Author Topic: A potential way forward for interfaith dialog with Islam?  (Read 10186 times)

Pasgolf

  • ALPB Forum Regular
  • ****
  • Posts: 259
    • View Profile
A potential way forward for interfaith dialog with Islam?
« on: February 22, 2017, 11:26:52 AM »
 I just finished reading a fascinating book by Mustafa Akyol. entitled The Islamic Jesus:  How the King of the Jews became a Prophet of the Muslims St Martins Press 2017.

     I have not found a better apologetic for moderate Islam, nor a better description of how a meaningful and productive dialog can be had with it.  The astonishing center of such an invitation is the person and work of Jesus Christ.  Alkyl writes from an orthodox Islamic position , which he acknowledges clearly differs dogmatically from Christian Trinitarianism, but makes a case that at least some of the older variants of early Christian thinking can be seen as forming one substrate of Islam.  His work is engagingly written, well documented, and followable as to his logic and purpose.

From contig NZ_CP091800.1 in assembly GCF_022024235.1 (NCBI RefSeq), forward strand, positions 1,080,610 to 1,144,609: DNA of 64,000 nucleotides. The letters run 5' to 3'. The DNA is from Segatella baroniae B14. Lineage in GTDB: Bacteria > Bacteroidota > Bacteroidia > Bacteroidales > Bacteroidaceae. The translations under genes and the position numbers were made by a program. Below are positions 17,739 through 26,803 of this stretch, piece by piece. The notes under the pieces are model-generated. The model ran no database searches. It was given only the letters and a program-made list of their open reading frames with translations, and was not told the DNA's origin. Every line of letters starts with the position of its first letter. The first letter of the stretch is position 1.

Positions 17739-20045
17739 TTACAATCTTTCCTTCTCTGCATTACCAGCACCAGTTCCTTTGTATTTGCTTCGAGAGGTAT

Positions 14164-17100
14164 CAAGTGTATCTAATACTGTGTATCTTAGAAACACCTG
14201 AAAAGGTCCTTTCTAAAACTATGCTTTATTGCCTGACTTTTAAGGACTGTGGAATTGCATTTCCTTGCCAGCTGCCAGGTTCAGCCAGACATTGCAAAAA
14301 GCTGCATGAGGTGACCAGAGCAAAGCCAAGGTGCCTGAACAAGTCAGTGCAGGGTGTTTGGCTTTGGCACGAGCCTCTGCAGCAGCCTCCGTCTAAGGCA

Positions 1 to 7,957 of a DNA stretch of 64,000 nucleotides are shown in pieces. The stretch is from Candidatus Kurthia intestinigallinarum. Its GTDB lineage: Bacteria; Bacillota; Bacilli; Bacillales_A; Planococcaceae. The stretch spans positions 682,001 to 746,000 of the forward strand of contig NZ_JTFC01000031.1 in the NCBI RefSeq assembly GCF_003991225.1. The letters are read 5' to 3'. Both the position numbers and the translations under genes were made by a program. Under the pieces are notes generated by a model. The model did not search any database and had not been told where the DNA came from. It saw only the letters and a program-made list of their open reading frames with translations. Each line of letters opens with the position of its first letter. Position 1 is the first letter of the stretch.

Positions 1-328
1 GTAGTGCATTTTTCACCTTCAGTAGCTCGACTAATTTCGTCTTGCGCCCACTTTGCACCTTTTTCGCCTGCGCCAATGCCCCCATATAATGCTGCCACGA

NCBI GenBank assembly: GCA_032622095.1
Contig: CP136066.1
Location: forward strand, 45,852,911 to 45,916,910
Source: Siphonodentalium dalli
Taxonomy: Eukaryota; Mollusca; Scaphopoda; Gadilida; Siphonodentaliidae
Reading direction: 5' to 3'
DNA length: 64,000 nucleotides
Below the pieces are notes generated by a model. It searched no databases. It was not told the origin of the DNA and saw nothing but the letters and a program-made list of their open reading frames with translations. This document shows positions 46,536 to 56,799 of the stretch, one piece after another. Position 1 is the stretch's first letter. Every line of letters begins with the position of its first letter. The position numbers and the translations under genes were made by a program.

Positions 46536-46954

Akyol readily admits that his is a currently minority position in world Islam, but insists that such a position is essential if the Islamic world is to move beyond the fundamentalist stuck point in which much of it is currently locked.  I think he may well be onto some solid insight here. 
Mark (retired pastor, golfs the pastures) Renner

Michael_Rothaar

  • ALPB Forum Regular
  • ****
  • Posts: 428
  • Married to Linda in 1970. Ordained in TALC in 1971
    • View Profile
Re: A potential way forward for interfaith dialog with Islam?
« Reply #1 on: February 22, 2017, 01:01:12 PM »
      Akyol readily admits that his is a currently minority position in world Islam, but insists that such a position is essential if the Islamic world is to move beyond the fundamentalist stuck point in which much of it is currently locked.  I think he may well be onto some solid insight here. 

This morning's Chicago Tribune carried an opinion piece that gave me a perspective on which I've never or seldom reflected.